After years of scoffing at talk of prejudice in the information technology field -- as a white male with good hair --, I'm starting to call prejudice against my being old(er). It's true: age discrimination is a real thing.
Since 2008, the number of age discrimination complaints has grown to around 25,000 a year. Some may argue that everywhere we turn these days, someone is complaining about something being unfair. Alright. Let's not just take complaints into account. But rather, let's look at the average age of IT workers at well-established companies. Facebook: 28. LinkedIn: 29. Google: 30. To put that into perspective, the average age of all U.S. workers is 42. Well above the average age at these companies. Even Mark Zuckerberg once publicly said, at an event held at Stanford: “I want to stress the importance of being young and technical. Young people are just smarter.”
By my clock, it's 3 till 60, so, yeah, I'm starting to get touchy about this topic. Having the insight that white -- mustache -- hair brings, I'm in a good position to debunk the younger is smarter philosophy. Allow me to point out what I've done throughout my decades of work -- yes, decades plural -- to stay employable, and share with those of you who are getting older (which is everyone), what you can do to avoid being put out to pasture once you pass 30.
Six years ago, with the help of John Staler, I developed kettlerusa.com. I did the Groovy and Grails front-end, and John did the RPG back-end. John is one of the best programmers I've ever worked with. Yet, John has been around for... quite a bit. Let me put John's age into perspective with a quick story: I'd regularly test checkout by buying kettlerusa.com's cheapest product: ping pong balls. I'd often forget to cancel my orders, which resulted in the delivery of numerous packets of ping pong balls to my house. Anyway, Captain Kangaroo was a popular children's TV series from 1955 to the mid-'70s. The Captain regularly had ping pong balls dropped on him as a prank by his moose friend. One day, I made a Captain Kangaroo reference to my growing stock of ping pong balls. I assumed John had watched the show. But, when I saw that he was confused about the reference, I described the sight gag to him. John responded: "Don, I grew up without a TV. It was the early â€˜50s." That's right, not only was John pre-Node.js, pre-Ruby, pre-Java, and pre-Internet, he was pre-television. Yet, you aren't going to find a better programmer -- RPG or otherwise. Not even including the self-proclaimed "smarter" 30-year-olds and younger.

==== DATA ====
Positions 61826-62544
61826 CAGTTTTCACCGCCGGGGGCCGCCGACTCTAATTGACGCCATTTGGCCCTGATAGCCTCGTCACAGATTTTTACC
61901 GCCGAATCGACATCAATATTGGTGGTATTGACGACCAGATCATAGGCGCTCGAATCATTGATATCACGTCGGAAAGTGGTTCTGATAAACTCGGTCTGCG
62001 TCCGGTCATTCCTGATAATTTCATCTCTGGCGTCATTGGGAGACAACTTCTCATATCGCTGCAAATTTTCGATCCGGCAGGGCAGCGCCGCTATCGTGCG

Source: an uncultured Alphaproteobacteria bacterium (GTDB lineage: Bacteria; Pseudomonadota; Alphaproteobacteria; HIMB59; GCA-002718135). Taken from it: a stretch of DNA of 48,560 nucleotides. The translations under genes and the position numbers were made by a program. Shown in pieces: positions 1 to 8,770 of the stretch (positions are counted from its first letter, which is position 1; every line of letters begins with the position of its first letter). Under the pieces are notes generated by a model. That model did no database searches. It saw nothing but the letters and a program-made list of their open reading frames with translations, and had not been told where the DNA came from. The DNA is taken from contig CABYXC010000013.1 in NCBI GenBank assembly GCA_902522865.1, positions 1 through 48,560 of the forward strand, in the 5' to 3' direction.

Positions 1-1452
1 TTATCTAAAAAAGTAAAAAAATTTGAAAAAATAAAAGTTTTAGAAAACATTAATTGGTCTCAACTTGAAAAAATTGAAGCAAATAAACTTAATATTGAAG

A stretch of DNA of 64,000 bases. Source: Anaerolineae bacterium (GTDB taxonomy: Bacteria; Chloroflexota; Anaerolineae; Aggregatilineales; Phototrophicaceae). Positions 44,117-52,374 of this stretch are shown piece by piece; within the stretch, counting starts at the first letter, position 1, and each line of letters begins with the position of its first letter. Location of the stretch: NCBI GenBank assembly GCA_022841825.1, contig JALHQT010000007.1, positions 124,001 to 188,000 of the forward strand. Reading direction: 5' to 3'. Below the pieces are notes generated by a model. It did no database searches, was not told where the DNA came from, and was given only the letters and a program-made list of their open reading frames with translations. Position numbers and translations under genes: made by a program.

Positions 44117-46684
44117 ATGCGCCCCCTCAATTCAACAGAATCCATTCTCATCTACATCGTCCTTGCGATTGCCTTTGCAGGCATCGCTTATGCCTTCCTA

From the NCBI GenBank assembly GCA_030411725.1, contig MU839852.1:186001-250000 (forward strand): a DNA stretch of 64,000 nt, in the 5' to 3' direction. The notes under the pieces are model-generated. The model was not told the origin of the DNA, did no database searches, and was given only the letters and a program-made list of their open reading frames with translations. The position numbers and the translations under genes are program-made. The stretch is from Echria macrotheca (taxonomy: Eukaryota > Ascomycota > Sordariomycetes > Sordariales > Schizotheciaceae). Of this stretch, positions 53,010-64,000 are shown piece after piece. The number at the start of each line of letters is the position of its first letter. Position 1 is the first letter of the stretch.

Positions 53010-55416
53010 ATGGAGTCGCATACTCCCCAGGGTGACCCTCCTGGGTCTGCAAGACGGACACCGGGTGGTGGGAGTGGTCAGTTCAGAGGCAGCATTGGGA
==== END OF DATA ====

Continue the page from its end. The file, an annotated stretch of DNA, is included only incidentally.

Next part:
When I hear someone say they have 20 years of experience, I wonder if that's really true or if they merely had 1 year of experience 20 times. I've known too many developers that used the same techniques they learned in their first year of employment for the entire span of their career. I found this to be true in the IBM AS/400 RPG marketplace with 40- and 50-year-olds, but I've also found it to be true with 30-something Java developers. In the early 2000s, I traveled the country teaching Java seminars to RPG developers. I had expected that those RPG developers would be familiar with modern modular RPG programming techniques, but what I found was that most of them were still using old-school RPG. They had stopped enhancing their core skill set -- much less acquiring new ones. Then, between 2008 and 2010, I was training Java developers at Circuit City on Groovy and Grails. These folk were mostly late 20s and early 30s, and they were just fine sticking with good-old, write-everything-yourself, don't-bother-with-frameworks, Java.